It is worth noticing that, even though no significant difference in criterion was found between the Communicative-incongruent condition and the Individual condition, the response criterion showed a significant linear decrease, being highest in the Individual condition, lower in the Communicative-incongruent condition, and lowest in the Communicative-congruent condition. This finding is consistent with a number of possible explanations. For example, it is possible that response bias made a minor contribution to changes in c; also, this pattern of results may reflect the combination of two perceptual effects: a specific effect (B's action is predicted based on A's communicative action) and a generic effect (the presence, but not the specific action, of B is predicted based on the communicative nature of A's action). Future studies will be necessary to decide between these different explanations. First, functional MRI studies may help disentangling perceptual and non-perceptual aspects in the second-agent effect. Perception of biological motion has been consistently related to regions along the superior temporal sulcus, the motion-sensitive region MT, the parietal cortex, and other regions in visual cortex , , as well as to premotor areas in frontal cortex . If the second agent effect is perceptual in nature, lowering of criterion in the communicative condition might be expected to modulate activity within these regions. Second, experiments in which both agents are masked and participants are not aware that they will observe communicative actions might help clarifying to what extent conscious attribution of communicative intention is necessary to produce a second-agent effect.
Previous research has shown that people can accurately distinguish between communicative and individual actions under point-light conditions  and that observing a communicative gesture improves detection of the presence of a second agent . In this study, we demonstrated for the first time that information extracted from communicative gestures influences the concurrent processing of biological motion by prompting perception of a second agent, regardless of whether a second agent was in fact present or not (second-agent effect). This effect does not merely depend on observing a generic action performed by another agent (as we found reliable differences between the Communicative and Individual condition), nor on the observation of a communicative gesture per se (as we found differences between the Communicative-congruent and Communicative-incongruent condition). Rather, the results point to a specific effect based on interpersonal predictive coding, i.e. perception of the communicative gesture of one agent is used to predict the other agent's action (creating prior expectations concerning the presence of the second agent).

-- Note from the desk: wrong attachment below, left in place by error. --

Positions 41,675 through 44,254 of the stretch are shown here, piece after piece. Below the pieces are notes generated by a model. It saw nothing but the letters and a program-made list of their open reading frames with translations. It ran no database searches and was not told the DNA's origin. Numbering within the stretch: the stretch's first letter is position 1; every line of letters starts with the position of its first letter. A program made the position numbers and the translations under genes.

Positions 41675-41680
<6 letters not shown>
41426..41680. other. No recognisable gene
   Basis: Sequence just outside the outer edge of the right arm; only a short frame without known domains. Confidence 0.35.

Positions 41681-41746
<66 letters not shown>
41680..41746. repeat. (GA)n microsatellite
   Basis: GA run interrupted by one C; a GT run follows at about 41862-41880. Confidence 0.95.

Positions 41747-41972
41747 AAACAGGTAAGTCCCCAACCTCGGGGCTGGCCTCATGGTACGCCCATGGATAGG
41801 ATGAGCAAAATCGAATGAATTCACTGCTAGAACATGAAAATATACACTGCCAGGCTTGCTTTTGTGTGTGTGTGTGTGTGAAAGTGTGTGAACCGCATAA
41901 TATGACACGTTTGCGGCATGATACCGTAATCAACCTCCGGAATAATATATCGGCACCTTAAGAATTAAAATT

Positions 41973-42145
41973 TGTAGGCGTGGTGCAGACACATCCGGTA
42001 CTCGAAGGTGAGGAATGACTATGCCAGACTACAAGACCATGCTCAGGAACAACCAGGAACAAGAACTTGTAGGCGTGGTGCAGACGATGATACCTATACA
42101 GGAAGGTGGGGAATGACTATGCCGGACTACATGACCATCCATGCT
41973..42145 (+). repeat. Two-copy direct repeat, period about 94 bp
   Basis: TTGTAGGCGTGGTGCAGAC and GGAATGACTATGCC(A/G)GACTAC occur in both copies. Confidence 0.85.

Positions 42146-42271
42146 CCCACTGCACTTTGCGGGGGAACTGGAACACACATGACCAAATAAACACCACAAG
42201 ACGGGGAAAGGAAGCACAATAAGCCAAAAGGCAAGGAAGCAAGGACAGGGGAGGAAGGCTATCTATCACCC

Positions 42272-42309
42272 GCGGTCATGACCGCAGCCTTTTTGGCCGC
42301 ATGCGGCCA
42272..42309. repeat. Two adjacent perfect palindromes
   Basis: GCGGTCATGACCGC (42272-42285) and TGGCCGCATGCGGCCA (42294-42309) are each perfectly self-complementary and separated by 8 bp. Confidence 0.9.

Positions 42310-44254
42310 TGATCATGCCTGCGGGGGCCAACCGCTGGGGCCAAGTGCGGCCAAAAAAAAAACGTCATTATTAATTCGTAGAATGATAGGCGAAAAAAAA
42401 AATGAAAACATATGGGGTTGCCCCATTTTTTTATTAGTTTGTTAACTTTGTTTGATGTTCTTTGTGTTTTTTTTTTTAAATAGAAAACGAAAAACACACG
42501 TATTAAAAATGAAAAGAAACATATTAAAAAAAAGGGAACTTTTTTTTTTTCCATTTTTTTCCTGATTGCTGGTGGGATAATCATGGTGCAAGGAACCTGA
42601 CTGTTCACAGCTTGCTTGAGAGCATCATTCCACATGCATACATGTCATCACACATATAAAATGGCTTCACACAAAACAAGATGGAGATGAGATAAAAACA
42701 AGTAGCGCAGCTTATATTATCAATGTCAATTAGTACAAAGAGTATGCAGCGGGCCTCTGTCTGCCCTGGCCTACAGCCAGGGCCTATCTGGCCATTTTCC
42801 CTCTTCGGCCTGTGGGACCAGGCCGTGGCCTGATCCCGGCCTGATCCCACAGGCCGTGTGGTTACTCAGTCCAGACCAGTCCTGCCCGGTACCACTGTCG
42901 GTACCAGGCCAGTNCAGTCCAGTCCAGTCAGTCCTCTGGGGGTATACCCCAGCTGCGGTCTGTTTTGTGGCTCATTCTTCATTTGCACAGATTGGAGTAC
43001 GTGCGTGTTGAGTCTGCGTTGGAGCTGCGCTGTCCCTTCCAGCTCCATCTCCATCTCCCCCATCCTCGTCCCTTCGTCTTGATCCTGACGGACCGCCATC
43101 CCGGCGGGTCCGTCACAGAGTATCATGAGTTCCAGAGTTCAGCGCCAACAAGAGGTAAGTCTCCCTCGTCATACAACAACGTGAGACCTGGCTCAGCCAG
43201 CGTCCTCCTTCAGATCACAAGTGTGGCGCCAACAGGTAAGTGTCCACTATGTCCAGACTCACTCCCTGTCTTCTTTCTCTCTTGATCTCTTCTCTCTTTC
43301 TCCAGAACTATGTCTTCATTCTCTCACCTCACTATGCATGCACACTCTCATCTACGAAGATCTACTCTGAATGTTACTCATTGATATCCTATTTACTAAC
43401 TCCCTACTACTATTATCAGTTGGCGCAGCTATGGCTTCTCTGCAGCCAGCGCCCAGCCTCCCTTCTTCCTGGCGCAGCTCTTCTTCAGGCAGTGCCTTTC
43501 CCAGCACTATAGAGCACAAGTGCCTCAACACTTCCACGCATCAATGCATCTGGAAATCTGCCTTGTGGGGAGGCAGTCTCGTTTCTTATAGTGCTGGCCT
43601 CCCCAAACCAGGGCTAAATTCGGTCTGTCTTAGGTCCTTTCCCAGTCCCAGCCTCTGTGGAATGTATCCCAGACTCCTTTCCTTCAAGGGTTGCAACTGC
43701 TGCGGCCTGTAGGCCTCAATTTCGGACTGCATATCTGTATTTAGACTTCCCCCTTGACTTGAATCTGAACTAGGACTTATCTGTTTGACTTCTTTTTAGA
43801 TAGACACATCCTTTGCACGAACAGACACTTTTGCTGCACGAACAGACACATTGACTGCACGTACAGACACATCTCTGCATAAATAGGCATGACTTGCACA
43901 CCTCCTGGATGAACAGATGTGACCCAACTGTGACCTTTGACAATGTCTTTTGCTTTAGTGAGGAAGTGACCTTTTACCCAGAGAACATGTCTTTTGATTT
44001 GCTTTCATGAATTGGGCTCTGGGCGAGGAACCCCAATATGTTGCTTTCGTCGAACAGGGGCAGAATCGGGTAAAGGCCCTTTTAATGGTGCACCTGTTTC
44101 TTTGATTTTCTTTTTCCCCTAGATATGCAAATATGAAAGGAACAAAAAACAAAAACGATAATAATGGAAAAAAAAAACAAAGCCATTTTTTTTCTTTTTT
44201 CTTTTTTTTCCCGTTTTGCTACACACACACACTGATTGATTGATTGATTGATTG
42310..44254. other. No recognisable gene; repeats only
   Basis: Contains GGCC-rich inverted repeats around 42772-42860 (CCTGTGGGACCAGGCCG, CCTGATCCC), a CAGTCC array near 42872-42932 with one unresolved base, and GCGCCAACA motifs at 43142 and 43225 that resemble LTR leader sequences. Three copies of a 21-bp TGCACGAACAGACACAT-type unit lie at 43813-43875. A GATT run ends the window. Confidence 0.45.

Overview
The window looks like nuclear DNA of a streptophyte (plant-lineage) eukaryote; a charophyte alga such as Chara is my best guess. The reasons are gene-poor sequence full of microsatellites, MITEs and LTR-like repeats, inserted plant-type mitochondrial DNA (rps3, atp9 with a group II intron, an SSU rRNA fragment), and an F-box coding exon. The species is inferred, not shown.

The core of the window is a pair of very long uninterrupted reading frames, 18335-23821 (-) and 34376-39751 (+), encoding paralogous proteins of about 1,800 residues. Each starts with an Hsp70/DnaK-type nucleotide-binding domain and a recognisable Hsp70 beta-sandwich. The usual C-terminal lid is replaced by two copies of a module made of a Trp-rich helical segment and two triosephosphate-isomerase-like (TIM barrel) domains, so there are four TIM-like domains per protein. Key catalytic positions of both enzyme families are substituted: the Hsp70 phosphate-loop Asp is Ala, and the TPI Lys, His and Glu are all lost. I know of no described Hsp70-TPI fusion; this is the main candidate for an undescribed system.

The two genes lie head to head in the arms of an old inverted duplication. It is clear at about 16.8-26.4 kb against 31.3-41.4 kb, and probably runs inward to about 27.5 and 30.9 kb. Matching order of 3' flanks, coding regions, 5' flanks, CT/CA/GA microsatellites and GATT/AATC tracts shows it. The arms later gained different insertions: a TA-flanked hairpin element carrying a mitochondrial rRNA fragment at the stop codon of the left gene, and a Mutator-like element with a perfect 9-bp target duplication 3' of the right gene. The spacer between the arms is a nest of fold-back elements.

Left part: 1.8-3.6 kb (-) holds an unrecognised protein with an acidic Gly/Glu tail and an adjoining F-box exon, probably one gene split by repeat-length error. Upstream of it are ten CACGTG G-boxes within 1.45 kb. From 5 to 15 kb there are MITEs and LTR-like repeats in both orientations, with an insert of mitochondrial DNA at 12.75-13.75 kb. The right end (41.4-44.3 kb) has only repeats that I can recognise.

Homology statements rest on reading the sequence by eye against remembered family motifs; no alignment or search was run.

Perception of others' action is not simply a post-hoc reconstruction of the visual input, but an intrinsically predictive activity . Predicting what kind of actions others will perform, as well as when and where others will act is essential for successful interaction . If humans merely reacted to what they saw others doing, they could not anticipate their goals and intentions. Most importantly, they could never achieve the smooth and fast coordination needed to actively and directly online interact with others .
The second agent effect provides a notable demonstration of the impact that prior expectations can have on the processing of others' actions in social contexts: expectations derived from interpersonal predictive coding can be so strong as to generate the illusion to see an agent even when no such agent is in fact present, a sort of “Bayesian ghost.”
Special thanks to Ben Schouten for his important contribution to design and implementation of the study.
Conceived and designed the experiments: VM MDG BGB KV CB. Performed the experiments: VM. Analyzed the data: VM MDG CB. Wrote the paper: VM CB MDG KV BGB.